A 1792 Judd-1 US one cent sold for over $1m in an online numismatics sale on April 19.
The coin exceeded expectations, with the auction house seeing bids from over 22 internet hopefuls alone. It eventually achieved a hammer price of $1.15m.
Paul Fraser Collectibles predicted that the coin would achieve excellent results in our preview of the important sale.
It had last sold in 1974 for $105,000, representing a 6.50% pa rise in value.
The item represents one of the first coins ever struck at the Philadelphia Mint, which was established following the passing of the Mint Act on April 2, 1972. This coin was designed as a test for the later Chain cents of 1793, which were the first coins to be circulated in the US.
David Rittenhouse, the coin's designer, was asked to be the new mint director just 12 days after the Mint Act was passed. The coins designed in 1792 are said to be hand-struck by Rittenhouse himself and given to President George Washington as a token of his appreciation.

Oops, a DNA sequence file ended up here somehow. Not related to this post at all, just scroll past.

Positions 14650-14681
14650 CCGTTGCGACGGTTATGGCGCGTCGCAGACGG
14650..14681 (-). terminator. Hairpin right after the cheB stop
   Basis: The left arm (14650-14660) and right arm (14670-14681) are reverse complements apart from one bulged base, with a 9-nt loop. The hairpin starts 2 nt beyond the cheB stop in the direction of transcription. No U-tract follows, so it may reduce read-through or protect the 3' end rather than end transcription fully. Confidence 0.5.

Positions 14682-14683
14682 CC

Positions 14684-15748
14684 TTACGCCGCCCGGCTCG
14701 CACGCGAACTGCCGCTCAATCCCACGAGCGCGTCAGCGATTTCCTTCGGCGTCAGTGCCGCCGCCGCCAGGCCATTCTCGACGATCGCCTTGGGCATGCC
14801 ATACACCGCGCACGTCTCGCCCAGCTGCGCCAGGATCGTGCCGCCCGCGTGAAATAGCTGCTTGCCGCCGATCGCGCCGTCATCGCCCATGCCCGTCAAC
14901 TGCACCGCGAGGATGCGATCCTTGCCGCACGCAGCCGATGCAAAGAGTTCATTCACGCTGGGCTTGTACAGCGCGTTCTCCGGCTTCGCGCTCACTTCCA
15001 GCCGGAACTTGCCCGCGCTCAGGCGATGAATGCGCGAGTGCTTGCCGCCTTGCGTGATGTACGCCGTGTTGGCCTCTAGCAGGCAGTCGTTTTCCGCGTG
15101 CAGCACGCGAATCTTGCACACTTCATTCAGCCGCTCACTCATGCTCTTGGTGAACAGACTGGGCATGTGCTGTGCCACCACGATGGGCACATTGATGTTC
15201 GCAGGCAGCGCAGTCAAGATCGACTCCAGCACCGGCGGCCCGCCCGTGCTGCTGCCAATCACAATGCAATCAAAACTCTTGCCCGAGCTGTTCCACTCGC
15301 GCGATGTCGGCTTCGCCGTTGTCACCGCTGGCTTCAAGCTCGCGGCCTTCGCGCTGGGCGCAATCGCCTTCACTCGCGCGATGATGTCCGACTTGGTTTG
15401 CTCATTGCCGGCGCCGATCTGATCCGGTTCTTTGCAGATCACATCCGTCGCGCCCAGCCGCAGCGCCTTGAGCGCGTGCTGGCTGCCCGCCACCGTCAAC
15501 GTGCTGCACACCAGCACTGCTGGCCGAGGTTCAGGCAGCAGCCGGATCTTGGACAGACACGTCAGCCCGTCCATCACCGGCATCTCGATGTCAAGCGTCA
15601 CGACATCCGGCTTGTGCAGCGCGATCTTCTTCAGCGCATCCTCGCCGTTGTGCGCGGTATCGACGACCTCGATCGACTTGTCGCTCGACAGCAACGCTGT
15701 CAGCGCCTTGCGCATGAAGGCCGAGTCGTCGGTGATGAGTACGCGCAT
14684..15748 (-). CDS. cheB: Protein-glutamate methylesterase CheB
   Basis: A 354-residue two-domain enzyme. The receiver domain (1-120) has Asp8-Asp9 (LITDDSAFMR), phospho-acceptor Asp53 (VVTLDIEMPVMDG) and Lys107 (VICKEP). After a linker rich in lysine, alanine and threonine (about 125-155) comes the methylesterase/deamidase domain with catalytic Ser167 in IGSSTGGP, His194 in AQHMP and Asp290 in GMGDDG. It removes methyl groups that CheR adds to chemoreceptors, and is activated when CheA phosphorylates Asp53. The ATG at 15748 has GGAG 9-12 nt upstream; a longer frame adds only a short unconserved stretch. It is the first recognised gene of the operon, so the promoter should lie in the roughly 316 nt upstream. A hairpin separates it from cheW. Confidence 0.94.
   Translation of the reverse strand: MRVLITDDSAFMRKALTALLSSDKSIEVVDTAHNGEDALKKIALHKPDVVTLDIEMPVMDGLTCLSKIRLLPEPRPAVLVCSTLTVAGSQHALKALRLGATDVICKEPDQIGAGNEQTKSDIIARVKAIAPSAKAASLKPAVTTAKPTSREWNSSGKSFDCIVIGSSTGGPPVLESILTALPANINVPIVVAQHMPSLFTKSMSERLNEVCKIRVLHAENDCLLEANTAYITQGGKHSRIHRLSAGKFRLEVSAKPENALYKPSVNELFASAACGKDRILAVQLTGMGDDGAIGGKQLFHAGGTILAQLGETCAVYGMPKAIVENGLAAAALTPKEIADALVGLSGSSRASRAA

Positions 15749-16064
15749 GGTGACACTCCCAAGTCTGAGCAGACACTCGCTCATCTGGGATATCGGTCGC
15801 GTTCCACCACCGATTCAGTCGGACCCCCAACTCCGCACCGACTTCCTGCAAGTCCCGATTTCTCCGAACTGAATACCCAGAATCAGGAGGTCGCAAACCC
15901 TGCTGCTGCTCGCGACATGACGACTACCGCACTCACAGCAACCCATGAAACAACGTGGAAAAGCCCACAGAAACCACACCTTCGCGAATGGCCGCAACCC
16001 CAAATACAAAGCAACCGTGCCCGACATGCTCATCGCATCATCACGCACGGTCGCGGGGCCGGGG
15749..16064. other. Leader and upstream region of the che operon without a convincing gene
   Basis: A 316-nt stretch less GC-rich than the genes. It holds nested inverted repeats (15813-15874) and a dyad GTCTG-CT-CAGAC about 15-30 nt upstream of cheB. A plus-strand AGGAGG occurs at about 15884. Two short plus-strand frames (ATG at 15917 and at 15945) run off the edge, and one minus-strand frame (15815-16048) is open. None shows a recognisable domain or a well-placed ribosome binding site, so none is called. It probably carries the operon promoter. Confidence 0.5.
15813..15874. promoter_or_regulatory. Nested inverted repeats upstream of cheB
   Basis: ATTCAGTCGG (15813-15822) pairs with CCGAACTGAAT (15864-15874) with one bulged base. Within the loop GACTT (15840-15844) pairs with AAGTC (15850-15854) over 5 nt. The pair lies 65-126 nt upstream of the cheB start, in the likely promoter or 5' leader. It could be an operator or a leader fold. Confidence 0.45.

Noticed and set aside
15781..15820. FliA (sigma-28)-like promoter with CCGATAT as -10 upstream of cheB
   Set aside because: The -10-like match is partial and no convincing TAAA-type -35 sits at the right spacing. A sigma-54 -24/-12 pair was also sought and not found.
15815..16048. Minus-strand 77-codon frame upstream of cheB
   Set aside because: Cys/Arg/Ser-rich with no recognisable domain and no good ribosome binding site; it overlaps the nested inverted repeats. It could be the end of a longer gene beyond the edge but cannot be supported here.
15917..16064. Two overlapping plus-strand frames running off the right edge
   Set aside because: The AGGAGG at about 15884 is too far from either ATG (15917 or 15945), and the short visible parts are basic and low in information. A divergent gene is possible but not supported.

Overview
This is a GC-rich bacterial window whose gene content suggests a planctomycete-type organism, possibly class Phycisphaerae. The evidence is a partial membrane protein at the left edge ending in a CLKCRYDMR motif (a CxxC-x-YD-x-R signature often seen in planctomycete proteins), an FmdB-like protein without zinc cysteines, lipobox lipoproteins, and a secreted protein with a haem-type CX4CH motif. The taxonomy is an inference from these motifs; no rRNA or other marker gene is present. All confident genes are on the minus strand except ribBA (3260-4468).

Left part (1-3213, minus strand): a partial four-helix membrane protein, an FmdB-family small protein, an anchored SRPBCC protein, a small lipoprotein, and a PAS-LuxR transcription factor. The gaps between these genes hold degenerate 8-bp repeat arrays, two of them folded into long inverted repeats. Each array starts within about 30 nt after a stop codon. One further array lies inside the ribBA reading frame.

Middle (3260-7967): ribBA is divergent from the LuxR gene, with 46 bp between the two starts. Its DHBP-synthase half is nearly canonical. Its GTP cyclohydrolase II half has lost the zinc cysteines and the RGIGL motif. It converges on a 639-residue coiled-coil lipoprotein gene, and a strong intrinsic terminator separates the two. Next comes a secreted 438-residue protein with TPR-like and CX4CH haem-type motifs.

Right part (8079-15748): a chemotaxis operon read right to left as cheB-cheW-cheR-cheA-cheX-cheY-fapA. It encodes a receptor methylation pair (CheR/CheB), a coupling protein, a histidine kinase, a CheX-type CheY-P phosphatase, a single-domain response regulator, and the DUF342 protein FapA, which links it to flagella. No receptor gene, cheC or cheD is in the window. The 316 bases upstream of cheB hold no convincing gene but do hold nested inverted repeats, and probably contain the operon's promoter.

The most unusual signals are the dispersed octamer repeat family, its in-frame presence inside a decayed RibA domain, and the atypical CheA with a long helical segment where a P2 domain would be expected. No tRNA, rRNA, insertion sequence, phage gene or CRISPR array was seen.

Rittenhouse worked with the mint for just three years, before resigning due to poor health. The director was also a great astronomer and inventor who was eulogised as "one of the luminaries of the 18th century".
One superb example of the coin resulting from the 1792 prototypes, the 1793 Chain 1c, sold for an impressive $1.38m at the same auction house in January, while a lesser example made just $14,950 in the current auction - a reminder to potential buyers of the value of quality.
Also featuring in the sale was the 1841 Quarter Eagle, otherwise known as "The Little Princess". Shrouded in controversy, it is not yet certain if business strikes of the famous coin were made, providing something of an enigma for numismatists. The Little Princess sold for $149,500.
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